Residents clean up Austintown park

Church holds Make A Difference Day event

AUSTINTOWN — One day, 6-year-old Kameron Garland noticed his next-door neighbor had a large quantity of gardening material and didn’t hesitate to spring into action.

“Kameron saw the big trailer of mulch and immediately ran over and wanted to help him. My kids really enjoy helping,” Kameron’s mother, Kara Garland of Mineral Ridge, said, also referring to younger son, Kaleb, 2.

Assisting others in any capacity is a high priority for Kameron, who put his altruism to work by also participating in Saturday’s Austintown Community Day at the rear of Austintown Township Park, 6000 Kirk Road.

Kameron, along with a few dozen other children and adults who are members of Greenford Christian Church’s Austintown Campus, took part in a cleanup and beautification project that was a key part of the five-hour Community Day.

The event also coincided with National Make a Difference Day, which is celebrated annually on the fourth Saturday in October. The day was started in 1992 to provide community support and encourage volunteerism nationwide.

Since its inception, National Make a Difference Day has inspired more than 30 million volunteer hours, with humanitarian projects that have included gathering stuffed toys for firefighters and organizing relief efforts in the aftermath of Hurricane Sandy, according to www.nationaltoday.com.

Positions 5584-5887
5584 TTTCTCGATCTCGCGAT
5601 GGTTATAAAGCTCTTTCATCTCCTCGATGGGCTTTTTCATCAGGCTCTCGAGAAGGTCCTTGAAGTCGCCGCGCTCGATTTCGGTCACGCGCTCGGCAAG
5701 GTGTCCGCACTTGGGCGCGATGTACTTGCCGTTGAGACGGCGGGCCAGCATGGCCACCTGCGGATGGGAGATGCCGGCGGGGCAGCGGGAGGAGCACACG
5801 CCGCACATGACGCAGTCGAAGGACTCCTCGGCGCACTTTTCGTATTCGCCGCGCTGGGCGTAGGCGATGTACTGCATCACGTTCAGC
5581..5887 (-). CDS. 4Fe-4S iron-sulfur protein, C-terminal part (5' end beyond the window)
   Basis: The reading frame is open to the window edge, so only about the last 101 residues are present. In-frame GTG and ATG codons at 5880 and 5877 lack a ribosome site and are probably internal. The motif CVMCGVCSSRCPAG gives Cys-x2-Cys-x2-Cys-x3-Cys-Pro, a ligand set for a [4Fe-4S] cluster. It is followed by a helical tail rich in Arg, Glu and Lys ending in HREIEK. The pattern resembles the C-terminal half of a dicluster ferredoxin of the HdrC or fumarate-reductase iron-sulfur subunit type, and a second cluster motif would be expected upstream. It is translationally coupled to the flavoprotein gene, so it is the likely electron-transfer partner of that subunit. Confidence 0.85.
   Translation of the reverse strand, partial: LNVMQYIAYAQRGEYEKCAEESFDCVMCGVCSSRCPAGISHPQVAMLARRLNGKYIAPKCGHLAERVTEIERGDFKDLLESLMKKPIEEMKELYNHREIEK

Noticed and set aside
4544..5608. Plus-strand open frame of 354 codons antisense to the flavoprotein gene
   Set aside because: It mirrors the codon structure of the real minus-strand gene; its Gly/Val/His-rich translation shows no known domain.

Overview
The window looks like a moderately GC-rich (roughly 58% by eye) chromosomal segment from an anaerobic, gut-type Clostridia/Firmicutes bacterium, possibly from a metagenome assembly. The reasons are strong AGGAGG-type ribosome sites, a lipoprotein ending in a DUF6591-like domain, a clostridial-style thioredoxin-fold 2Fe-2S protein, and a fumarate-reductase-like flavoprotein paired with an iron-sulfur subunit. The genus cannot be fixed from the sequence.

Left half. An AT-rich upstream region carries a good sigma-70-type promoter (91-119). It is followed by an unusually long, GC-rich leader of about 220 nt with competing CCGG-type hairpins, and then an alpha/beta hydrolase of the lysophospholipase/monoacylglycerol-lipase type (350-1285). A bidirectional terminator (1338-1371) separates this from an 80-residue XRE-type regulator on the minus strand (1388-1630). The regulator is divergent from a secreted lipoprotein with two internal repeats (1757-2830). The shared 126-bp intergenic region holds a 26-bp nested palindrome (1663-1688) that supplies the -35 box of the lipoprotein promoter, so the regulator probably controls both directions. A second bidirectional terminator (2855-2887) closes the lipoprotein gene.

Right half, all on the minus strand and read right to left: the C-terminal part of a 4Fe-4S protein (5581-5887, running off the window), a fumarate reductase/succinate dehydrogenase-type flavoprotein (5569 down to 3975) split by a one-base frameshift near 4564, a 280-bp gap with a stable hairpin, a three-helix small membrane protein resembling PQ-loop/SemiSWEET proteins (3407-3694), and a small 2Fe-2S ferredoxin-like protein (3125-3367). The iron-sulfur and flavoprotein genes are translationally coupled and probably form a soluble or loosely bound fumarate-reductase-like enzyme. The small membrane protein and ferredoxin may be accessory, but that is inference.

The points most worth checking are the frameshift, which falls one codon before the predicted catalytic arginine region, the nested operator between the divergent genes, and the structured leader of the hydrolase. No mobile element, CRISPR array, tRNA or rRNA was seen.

For his part, Kaleb used several of his yellow toy dump trucks to haul away then dump fallen leaves into a wooded area adjacent to the park. Church members raked and blew piles of leaves off a grassy knoll and into the woods.

As part of the cleanup, volunteers also weeded several flowerbeds and removed overgrown shrubs, fallen branches and dead tree limbs, Mark Pemberton, Greenford Christian Church’s campus minister, noted.

After a bit of coordination with the park’s supervisor, church members were recruited to pitch in, something they did gladly, he remembered.

“I told him, ‘Hey, we just want to help, no strings attached,'” Pemberton said, adding he hopes to perform such volunteer work for the park two or three times per year.

Also part of the event was a Halloween costume contest with prizes for all participants, as well as a community fair, at which several area agencies offered a variety of information and resources, said Leah Sakacs, director of the foster grandparent and senior companion programs with the Retired Senior Volunteer Program of the Mahoning Valley.

Entities that participated were Park Vista of Youngstown, Images by Mandy, the Austintown Girls Softball League, the Veterans Service Commission of Mahoning County, RSVP, the Austintown Junior Women’s League, the Jewish Family & Community Services organization and the Jewish Community Center of Youngstown.

In addition, Buckeyes and More LLC sold peach and apple pies, nut rolls, buckeyes and chocolate caramels.

The Community Day gathering also had a basket raffle, the proceeds from which are to go toward building a walkway that would allow mainly older people who have difficulty walking to reach farmers markets set up in the park, Lynne Azar, the Jewish Family & Community Services’ senior outreach coordinator, noted.

The project, which she estimated at $60,000, would make it easier for seniors with such challenges to buy fresh produce. Perhaps more importantly, a walkway would encourage them to visit the markets, which also would provide opportunities for them to socialize more while decreasing their sense of isolation, Azar explained.

“If you have a safe place to walk, that’s vital,” she said, adding the Mahoning Valley has a high percentage of residents 65 and older.


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